DescriptionDoes a hard-headed Realist approach to international politics necessarily involve skepticism towards progressive foreign policy initiatives and global reform? Should proponents of Realism always be seen as morally complacent and politically combative? In this major reconsideration of the main figures of international political theory, Bill Scheuerman challenges conventional wisdom to reveal a neglected tradition of Progressive Realism with much to contribute to contemporary debates about international policy-making and world government.
Far from seeing international reform as well-meaning but potentially irresponsible , Progressive Realists like E. H. Carr, John Herz, Hans J. Morgenthau, and Reinhold Niebuhr developed forward-looking ideas which offer an indispensable corrective to many presently influential views about global politics. Progressive Realism, Scheuerman argues, offers a compelling and provocative vision of radical global change which -- when properly interpreted, can help buttress current efforts to address the most pressing international issues.
After recovering key subterranean strands in mid-twentieth century Realism, Scheuerman underscores their relevance to contemporary international theory. Criticizing more recent Realists for abandoning their tradition's best insights, he also demonstrates that reform-minded international theories --including versions of Cosmopolitanism, Constructivism, the English School, Liberalism, and Republicanism - could all benefit from taking Progressive Realism seriously.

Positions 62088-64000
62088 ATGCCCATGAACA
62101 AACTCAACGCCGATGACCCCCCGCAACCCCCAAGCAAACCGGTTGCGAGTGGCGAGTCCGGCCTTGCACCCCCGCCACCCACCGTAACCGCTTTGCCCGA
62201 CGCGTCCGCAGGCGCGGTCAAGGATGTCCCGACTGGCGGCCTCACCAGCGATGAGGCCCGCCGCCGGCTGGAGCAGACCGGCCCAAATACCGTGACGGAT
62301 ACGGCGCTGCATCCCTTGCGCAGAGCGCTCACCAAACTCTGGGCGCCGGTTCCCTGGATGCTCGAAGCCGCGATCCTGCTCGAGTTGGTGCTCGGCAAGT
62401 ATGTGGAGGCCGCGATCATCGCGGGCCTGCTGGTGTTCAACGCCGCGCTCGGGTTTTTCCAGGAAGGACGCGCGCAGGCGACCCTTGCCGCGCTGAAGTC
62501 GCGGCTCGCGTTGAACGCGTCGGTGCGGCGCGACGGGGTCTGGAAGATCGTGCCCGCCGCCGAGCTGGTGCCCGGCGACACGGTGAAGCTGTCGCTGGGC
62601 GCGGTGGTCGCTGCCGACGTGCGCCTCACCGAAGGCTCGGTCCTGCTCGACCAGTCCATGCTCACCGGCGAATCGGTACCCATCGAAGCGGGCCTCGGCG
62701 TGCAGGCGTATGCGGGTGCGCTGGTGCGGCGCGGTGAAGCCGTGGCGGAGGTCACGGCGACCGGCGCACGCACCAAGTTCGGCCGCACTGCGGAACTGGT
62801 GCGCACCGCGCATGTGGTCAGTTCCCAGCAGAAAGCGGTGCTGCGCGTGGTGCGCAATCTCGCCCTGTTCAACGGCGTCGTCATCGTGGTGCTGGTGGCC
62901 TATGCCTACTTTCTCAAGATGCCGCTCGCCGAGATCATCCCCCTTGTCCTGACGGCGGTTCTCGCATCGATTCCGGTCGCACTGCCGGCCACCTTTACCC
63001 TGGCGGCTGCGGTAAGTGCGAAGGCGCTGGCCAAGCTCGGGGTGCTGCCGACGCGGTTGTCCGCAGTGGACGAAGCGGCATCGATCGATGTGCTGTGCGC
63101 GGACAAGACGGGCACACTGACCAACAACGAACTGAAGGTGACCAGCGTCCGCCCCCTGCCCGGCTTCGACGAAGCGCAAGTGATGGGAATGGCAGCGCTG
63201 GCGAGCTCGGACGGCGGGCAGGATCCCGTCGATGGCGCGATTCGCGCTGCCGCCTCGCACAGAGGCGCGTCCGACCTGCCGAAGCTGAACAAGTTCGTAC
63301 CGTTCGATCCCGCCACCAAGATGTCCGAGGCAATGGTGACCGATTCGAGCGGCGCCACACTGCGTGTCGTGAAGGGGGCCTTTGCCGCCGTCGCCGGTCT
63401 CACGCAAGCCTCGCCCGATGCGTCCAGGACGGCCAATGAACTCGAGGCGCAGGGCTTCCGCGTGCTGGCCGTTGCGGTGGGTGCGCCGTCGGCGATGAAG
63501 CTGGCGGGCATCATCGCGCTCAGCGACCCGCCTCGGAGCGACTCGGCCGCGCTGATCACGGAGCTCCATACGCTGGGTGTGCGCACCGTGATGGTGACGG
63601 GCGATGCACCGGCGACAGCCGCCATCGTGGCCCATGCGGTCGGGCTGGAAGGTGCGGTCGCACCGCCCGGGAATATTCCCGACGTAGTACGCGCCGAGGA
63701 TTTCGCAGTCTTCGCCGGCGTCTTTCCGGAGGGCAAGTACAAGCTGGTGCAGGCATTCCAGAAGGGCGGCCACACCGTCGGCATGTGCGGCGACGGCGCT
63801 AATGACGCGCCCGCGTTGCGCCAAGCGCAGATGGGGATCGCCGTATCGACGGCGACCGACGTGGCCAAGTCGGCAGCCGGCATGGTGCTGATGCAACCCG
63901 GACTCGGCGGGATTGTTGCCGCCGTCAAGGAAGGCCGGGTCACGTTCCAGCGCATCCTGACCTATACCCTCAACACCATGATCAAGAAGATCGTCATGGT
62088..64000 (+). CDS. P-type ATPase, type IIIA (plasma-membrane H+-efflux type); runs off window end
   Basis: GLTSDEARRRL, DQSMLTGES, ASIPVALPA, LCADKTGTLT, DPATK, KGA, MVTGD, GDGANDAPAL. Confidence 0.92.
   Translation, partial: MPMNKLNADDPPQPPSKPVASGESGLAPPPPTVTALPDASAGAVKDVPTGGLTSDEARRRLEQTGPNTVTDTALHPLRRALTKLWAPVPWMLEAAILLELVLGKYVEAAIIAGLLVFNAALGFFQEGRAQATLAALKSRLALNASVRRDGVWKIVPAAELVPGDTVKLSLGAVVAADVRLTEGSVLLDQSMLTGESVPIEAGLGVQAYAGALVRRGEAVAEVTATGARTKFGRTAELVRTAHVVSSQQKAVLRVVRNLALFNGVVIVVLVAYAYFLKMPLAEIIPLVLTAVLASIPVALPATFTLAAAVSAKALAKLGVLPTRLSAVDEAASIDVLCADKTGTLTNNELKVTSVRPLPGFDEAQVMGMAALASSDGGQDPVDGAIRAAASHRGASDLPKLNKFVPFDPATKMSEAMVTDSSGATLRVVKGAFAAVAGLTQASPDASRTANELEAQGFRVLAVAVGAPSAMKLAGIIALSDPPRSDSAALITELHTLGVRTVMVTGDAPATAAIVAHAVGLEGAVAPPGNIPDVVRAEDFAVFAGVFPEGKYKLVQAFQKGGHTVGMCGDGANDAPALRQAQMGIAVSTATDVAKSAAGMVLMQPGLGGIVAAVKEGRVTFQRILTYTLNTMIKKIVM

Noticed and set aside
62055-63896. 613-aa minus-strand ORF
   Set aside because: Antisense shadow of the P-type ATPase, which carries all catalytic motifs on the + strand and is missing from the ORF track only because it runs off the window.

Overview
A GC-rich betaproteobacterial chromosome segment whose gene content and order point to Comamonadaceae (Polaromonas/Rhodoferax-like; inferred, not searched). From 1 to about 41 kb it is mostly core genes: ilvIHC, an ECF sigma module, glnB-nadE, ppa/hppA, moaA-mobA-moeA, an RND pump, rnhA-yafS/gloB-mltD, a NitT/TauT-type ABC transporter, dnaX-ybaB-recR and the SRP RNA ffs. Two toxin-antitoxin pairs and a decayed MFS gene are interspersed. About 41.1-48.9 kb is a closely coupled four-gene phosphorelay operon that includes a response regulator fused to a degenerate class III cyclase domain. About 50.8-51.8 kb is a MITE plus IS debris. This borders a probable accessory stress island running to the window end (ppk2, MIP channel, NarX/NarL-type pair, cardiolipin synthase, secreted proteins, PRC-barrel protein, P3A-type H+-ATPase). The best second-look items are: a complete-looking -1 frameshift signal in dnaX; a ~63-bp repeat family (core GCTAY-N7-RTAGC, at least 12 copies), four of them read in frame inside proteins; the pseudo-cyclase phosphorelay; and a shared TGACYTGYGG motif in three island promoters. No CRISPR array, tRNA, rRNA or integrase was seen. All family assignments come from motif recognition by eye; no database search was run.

A major contribution both to the history of international relations and contemporary debates in international theory, The Realist Case for Global Reform concludes by considering how Progressive Realism informs the foreign policies of US President Barack Obama.
Introduction: Meet the Progressive Realists 1
1 Why (Almost) Everything You Learned About Realism is Wrong 15
2 Realists Against the Nation State 39
3 Realist Global Reformism 67
4 What Cosmopolitans Can Learn from Progressive Realism 98
5 What Other Global Reformers Can Learn from Progressive Realism 126
6 Who’s Afraid of the World State? 149
Conclusion: A Niebuhrian President? 169
"Stimulating and thought-provoking ... all those interested in contemporary, “policy-driven” debates on global governance should read it."
Ethics and International Affairs
"This fusing of radical and Realist ideas remains the most intriguing development in international theory of the past decade."
"Very persuasive ... undoubtedly a rewarding read."
Political Studies Review
"This book offers fresh insight into a school of thought largely seen as unyielding, and offers renewed hope to the concepts of global reform and postnational governance."
Australian Journal of International Relations
"A challenging account of how realism can influence existing international relations, which have undergone a major transformation in recent decades."
"A really provocative read - very much a book in the best Polity tradition. This is an intellectual winner, and deserves to have an impact."
Michael Cox, London School of Economics
"The Realist logic of world government has been substantially enhanced by William Scheuerman in this thorough and well-written analysis. No one can now deny that the intellectual founders of contemporary Realism were far more willing to look beyond the interstate system than their Neorealist successors."
Campbell Craig, Aberystwyth University
"Scheuerman's brilliant presentation of classic Realists as proponents of a Progressive Realism radically transforms the way in which we can and should understand the Realist tradition, and links Progressive Realism to advocacy of a form of world government that is a welcome alternative to an anemic ‘governance without government'."
Peter Stirk, Durham University